If a gun were to our heads and we had to choose whether it was the great service, comfortable, stylish vibe, or good food that we most appreciated about 273 Kitchen, we’d have to choose the service. The passion General Manager Christopher Creedon has for his job oozes out as he moves around the modern and earthy wood and stone room, checking on tables and chatting just enough with the patrons who want to. We ordered one wine, and he told us excitedly about another we might like—and then he gave us a taste. When we couldn’t decide between two starters, he helped us settle on one—and he sent us a taste of the other. This kind of customer service pays off; on our second visit, we ordered his recommended wine, but we also just felt so well taken care of. Ultimately, isn’t that what you want at a restaurant?
Of course, the best service in the world can’t make up for subpar food, but that is no worry here. With the exception of desserts and one dish, the food was as appealing as it was interesting, and it certainly was always beautifully presented.
The Montauk fluke crudo symbolizes all that is best about the food at 273 Kitchen. The delicate fish was served with barely pickled Rainier cherries, topped with intriguing crunchy “fennel crumbs,” and drizzled with a sumac-laced vinaigrette. Yes, the dish was pretty; yes, we liked that the ingredients felt so clean and pure; and, yes, we loved the creativity—but, best of all, we loved the delicate flesh of the fish against the crunch of the crumbs and the subtle bite of the sweet pickled cherries against the brackish turmeric oil.
The yuca frites also exemplify Chef Constantine Kalandranis’ slick combination of elements from many cuisines: Cubes of light and crispy fried yuca were piled over
a smoky sauce flavored with chipotle peppers and topped with crunchy lime-dressed onion.
Not all dishes were as complex as these—and not all needed to be. In a dish that celebrates the best of summer foods, simple roasted king salmon with a crunchy layer of seared skin and moist, tender flesh was served over crisp-tender green and yellow summer squash and cherry tomatoes.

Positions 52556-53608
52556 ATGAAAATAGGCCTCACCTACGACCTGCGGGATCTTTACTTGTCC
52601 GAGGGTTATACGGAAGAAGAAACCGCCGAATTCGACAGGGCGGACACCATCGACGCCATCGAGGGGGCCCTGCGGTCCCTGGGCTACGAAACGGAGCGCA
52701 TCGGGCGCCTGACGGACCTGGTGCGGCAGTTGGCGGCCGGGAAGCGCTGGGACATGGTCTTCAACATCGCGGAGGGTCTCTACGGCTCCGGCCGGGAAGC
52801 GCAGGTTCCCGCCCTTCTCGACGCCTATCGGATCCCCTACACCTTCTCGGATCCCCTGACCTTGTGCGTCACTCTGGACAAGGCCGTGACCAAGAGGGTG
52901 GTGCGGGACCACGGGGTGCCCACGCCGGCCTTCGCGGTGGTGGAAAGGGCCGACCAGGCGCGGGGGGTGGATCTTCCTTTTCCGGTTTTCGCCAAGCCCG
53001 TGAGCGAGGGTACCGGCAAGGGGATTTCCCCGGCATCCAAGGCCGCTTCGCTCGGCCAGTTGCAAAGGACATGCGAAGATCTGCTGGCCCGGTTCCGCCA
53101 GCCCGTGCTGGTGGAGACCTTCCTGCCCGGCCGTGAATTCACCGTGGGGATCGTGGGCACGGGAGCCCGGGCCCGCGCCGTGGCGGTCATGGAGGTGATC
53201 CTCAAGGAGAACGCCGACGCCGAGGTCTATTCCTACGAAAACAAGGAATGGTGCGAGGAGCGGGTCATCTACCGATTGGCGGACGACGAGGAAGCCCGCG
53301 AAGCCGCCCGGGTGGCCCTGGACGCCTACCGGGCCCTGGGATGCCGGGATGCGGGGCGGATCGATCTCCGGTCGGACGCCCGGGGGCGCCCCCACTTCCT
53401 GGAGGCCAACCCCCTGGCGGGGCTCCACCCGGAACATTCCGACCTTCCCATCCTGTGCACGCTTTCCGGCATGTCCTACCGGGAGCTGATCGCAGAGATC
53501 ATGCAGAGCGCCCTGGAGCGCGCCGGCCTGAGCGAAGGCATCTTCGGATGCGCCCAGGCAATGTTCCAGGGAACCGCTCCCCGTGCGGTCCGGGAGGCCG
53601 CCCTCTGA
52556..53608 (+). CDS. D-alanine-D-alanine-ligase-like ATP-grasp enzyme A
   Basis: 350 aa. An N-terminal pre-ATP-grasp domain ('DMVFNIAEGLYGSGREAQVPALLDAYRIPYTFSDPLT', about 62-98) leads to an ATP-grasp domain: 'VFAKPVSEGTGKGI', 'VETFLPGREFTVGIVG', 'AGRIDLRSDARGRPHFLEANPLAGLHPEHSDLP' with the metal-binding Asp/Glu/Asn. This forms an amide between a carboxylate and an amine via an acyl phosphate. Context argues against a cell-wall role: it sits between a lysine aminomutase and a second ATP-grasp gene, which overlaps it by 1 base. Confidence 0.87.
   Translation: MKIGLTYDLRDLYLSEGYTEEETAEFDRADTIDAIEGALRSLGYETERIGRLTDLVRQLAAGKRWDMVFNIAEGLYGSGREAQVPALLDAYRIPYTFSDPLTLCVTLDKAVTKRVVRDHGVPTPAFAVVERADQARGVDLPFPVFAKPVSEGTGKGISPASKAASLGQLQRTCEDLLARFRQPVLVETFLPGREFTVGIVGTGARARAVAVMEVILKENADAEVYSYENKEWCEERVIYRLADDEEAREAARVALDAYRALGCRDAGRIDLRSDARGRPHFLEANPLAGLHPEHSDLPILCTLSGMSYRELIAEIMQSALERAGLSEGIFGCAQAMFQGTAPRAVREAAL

It seemed that might be what the kitchen was going for with the stuffed squash blossoms, but this dish fell flat. The texture was as it should be, with a crisp beer-batter coating and creamy filling. But the feta-ricotta stuffing tasted only of sharp feta, and the accompanying zucchini purée was bland.
Ricotta cheese fared better in dumplings that were like light gnocchi, served with luscious lobster butter, cut with the herbaceousness of basil and the intermittent bite of tomato.
Hopefully by the time we go to press, the Hudson Valley duck leg will still be on the ever-changing menu. The confit, with crackling sable-colored skin and deeply savory meat, was served on creamy polenta with baby yellow squash, zucchini, and chanterelles, and drizzled with just enough sweet-tart balsamic syrup to provide counterpoint. But the pièce de résistance of the dish was the perfectly poached egg on top, which yielded to the first touch of the fork and blanketed all with golden yolk.
The industrial organic interior includes ceramic tigerwoodfloors
A fun poached Caesar was also topped with a poached egg. This dish combined the best of a French bistro salad—the lovely poached egg that spills creamy golden yolk over the leaves—and classic Caesar flavor, with pecorino vinaigrette.
If all this sounds too good to pass on, rest assured that, with the reasonably priced four-course prix fixe (oddly listed on the menu as three courses plus dessert), you will be able to sample many of the dishes (especially if your dining companions are good sharers).
At least one person at the table should order the Wagyu burger, with its surprisingly resonant meaty flavor. Not only is the meat great, but it’s served with a lively harissa yogurt dressing (that knocked our socks off) as well as super crisp and perfectly salted hand-cut fries.
As impressed as we were with appetizers, sides, and entrées, we were a little disappointed in most of the desserts. Cubes of rosemary olive-oil cake, topped with thick, sweetened yogurt, were too dry to enjoy. A warm brownie with chunks of halvah sounded good, but the chocolate obscured the flavor of halvah, leaving us wanting either one or the other. Chia rice pudding and panna cotta were better, but they were still not at the level of the starters, sides, and entrées—or the warm and engaging service.